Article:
In the Suburbs / Buyers beware of removed oil tanks that may have been contaminated
Published 3:50 pm, Thursday, March 15, 2018
We finalized a deal on a beautiful new house in Stratford back in January and immediately started planning for our move. Of course, the final plans were contingent on our getting a mortgage (we had already started that process in mid-January), the house passing inspection and an appraisal, among other odds and ends details.
Knowing the age of the house — 62 years old — we knew the inspection could show some age-related challenges. Nevertheless, we approached inspection day with that rush any new homeowner has. Most importantly, we were working with my old friend, Bob Camarda, of Cornerstone Home Inspections, and we knew the inspection would be carefully and thoroughly done. For nearly four hours, Bob and his associate picked and prodded every nook and cranny in this solid colonial, finding the usual pluses and minuses and a few other surprises, as well. Then came the zinger none of us expected. Bob was finishing with the mostly finished basement and opened a small cabinet-like area near the fuse box. He called us over immediately.
Bob said he found the remains of an oil line to an underground tank that apparently was or had been in the front yard. The house had been converted to gas and Bob could only assume the tank was gone.
It was nearly 4 p.m. on a Friday, but we needed to find out if the tank, in fact, had been removed and if there was paper work. Fortunately, the Stratford Fire Department was more than happy to provide paperwork to verify the tank had been removed some 18 years ago and a soil test had been done to show that there apparently were no contamination issues.
Carol rushed over to retrieve the paperwork for our lawyer’s files, while Bob finished explaining the various areas we would probably want to take care of when we moved into the house. Aside from a loose bannister at the top of the second-floor steps, a garage-door opener that needed repair or replacement, some concern about leakage in the basement area where the gas furnace was and the need to replace an old, very corroded hot water heater, the rest of the inspection items were pretty routine. We breathed a sigh of relief and moved on to mortgage and closing.
Fast forward to one week before our closing on March 9. I received a rash of emails from our mortgage representatives, our broker and our lawyer. I learned, to my shock and chagrin, that the underwriter for the mortgage had requested the tank removal paperwork and found our soon-to-be home was placed on an Environmental Protection Agency list of contaminated properties. We would receive no mortgage until a soil test was ordered by the owner (thank goodness) and the property was removed from the EPA list.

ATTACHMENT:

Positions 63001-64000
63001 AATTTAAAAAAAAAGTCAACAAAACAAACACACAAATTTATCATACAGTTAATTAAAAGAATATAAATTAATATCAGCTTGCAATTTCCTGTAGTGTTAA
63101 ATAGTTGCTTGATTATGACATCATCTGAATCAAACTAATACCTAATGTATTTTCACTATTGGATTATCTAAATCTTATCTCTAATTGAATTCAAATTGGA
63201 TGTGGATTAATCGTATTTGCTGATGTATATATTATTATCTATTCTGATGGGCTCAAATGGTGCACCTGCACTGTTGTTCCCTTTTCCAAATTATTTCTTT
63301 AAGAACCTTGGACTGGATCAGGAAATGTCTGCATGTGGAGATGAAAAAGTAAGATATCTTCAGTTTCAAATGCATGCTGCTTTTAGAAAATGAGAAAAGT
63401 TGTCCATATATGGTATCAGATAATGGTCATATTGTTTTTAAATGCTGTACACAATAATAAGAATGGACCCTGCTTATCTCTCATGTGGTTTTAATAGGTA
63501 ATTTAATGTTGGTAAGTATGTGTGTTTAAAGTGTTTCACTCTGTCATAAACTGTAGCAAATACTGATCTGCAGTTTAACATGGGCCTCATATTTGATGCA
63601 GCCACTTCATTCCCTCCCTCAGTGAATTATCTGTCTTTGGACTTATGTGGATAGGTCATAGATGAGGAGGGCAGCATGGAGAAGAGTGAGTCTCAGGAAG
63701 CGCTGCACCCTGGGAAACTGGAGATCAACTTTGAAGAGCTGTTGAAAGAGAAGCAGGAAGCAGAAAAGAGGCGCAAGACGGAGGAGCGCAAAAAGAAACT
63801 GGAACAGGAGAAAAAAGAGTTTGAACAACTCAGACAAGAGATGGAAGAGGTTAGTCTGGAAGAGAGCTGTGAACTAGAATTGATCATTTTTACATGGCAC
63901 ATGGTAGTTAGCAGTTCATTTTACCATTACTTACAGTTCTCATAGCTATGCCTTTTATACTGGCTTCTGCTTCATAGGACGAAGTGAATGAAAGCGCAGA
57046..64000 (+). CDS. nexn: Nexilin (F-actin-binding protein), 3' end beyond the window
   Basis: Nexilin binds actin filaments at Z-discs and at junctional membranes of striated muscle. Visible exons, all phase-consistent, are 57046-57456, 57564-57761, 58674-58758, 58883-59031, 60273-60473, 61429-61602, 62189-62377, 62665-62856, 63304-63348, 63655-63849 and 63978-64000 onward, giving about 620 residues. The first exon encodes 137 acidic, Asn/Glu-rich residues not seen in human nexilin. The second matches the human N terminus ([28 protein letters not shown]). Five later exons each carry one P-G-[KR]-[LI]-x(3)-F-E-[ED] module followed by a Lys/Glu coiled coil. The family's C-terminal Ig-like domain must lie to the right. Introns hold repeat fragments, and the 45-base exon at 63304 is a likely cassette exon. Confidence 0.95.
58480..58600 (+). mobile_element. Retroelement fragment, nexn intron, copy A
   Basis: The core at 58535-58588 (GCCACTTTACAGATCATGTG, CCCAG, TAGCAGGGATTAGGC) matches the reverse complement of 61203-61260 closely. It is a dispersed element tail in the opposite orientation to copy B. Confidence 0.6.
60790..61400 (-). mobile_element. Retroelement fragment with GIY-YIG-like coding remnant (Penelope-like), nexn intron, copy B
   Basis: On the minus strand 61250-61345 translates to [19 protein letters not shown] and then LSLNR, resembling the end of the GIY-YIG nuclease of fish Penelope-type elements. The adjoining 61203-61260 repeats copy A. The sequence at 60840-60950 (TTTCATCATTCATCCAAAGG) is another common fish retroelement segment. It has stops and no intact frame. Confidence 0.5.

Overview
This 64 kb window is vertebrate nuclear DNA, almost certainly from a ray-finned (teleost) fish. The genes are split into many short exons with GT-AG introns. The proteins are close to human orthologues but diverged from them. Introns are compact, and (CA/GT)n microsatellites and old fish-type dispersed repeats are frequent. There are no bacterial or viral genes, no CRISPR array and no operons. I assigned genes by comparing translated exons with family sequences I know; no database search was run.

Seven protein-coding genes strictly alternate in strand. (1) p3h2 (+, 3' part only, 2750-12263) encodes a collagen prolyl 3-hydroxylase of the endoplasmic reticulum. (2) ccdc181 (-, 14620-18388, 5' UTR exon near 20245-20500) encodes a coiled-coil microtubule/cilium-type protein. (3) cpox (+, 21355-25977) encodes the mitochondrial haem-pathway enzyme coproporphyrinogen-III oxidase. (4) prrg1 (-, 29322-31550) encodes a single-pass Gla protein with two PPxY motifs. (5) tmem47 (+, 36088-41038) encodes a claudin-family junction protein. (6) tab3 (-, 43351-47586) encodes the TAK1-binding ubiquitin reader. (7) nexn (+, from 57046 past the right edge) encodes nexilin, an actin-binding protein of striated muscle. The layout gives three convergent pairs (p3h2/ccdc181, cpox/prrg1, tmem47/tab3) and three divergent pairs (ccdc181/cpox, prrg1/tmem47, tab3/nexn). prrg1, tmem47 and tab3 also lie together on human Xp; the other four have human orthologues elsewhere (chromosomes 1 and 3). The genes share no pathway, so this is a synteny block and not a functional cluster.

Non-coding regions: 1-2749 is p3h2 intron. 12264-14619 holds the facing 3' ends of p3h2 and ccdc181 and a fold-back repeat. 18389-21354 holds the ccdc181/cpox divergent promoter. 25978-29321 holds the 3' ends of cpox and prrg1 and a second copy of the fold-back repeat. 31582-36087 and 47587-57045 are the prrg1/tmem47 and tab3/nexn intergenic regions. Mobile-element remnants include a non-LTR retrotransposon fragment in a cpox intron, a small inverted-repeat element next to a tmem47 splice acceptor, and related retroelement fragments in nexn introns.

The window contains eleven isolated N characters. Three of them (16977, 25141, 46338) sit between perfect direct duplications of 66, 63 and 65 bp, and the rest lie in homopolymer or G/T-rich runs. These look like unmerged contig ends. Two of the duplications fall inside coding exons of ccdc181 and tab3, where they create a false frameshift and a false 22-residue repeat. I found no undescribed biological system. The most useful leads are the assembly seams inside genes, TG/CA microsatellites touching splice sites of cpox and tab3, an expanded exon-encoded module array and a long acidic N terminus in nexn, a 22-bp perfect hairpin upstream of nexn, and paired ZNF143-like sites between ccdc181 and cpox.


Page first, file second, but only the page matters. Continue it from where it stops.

We had deliberately given ourselves plenty of time for packing and moving (May 1), so delaying the closing date was not an issue. But suddenly the “what if questions” kicked in. What if the test is negative and the owner has to do remediation to bring the property in compliance with EPA requirements? What if the remediation involves digging up the entire yard?
The bottom line was that neither the owner nor we had a choice. If the owner wanted to sell her property, she would have to have the work done, and fast. If we still wanted to buy the home, we would have to wait and hope that all would turn out fine.
The seller contracted with a tank removal company for a soil test, but was informed the ground was way too hard to do a test before March 23. The results would be back by the following day, and even if the soil is fine, my understanding is that the EPA would still need to sign off on the results and remove the house from the contaminated list before any closing could take place. And if the soil is not fine, there would need to be immediate remediation (excavation) of the soil and sig- off before closing.
Meanwhile, our mortgage lock is only until March 18 and we feel we are entitled to an extension.
And there, faithful readers, is where I have to leave you until, I hope, I have good news. I can only say that I am thankful this nightmare happened now. But as a reminder to any buyers: Be sure that your inspector checks for buried or removed tanks and current soil tests. Those tanks will haunt you to closing.
Steven Gaynes is a Fairfield writer, and his “In the Suburbs” appears each Friday. He can be reached at email@example.com.